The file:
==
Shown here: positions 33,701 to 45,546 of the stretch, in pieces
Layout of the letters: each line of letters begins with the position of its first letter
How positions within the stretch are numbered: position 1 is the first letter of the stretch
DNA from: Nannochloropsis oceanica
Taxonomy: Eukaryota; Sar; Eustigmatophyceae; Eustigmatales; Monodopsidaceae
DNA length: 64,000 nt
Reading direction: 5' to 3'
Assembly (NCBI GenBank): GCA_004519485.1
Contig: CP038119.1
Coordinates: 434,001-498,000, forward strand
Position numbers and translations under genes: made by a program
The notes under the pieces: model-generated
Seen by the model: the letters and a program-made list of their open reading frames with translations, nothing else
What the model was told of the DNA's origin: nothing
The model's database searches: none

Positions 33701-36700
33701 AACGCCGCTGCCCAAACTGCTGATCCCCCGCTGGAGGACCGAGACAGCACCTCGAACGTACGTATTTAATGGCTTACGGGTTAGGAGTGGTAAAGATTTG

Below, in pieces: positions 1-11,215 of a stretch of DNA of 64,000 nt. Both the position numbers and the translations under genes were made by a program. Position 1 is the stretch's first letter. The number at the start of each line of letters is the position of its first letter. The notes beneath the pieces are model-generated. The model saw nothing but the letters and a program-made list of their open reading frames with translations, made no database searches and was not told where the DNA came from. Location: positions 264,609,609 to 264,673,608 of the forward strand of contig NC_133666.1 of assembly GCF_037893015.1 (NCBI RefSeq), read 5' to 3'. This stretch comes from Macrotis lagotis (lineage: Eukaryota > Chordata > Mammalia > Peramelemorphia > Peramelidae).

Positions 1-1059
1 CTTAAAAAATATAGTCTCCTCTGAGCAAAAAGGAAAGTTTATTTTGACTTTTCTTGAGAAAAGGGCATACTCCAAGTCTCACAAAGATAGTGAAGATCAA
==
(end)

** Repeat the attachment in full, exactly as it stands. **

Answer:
Shown here: positions 33,701 to 45,546 of the stretch, in pieces
Layout of the letters: each line of letters begins with the position of its first letter
How positions within the stretch are numbered: position 1 is the first letter of the stretch
DNA from: Nannochloropsis oceanica
Taxonomy: Eukaryota; Sar; Eustigmatophyceae; Eustigmatales; Monodopsidaceae
DNA length: 64,000 nt
Reading direction: 5' to 3'
Assembly (NCBI GenBank): GCA_004519485.1
Contig: CP038119.1
Coordinates: 434,001-498,000, forward strand
Position numbers and translations under genes: made by a program
The notes under the pieces: model-generated
Seen by the model: the letters and a program-made list of their open reading frames with translations, nothing else
What the model was told of the DNA's origin: nothing
The model's database searches: none

Positions 33701-36700
33701 AACGCCGCTGCCCAAACTGCTGATCCCCCGCTGGAGGACCGAGACAGCACCTCGAACGTACGTATTTAATGGCTTACGGGTTAGGAGTGGTAAAGATTTG

Below, in pieces: positions 1-11,215 of a stretch of DNA of 64,000 nt. Both the position numbers and the translations under genes were made by a program. Position 1 is the stretch's first letter. The number at the start of each line of letters is the position of its first letter. The notes beneath the pieces are model-generated. The model saw nothing but the letters and a program-made list of their open reading frames with translations, made no database searches and was not told where the DNA came from. Location: positions 264,609,609 to 264,673,608 of the forward strand of contig NC_133666.1 of assembly GCF_037893015.1 (NCBI RefSeq), read 5' to 3'. This stretch comes from Macrotis lagotis (lineage: Eukaryota > Chordata > Mammalia > Peramelemorphia > Peramelidae).

Positions 1-1059
1 CTTAAAAAATATAGTCTCCTCTGAGCAAAAAGGAAAGTTTATTTTGACTTTTCTTGAGAAAAGGGCATACTCCAAGTCTCACAAAGATAGTGAAGATCAA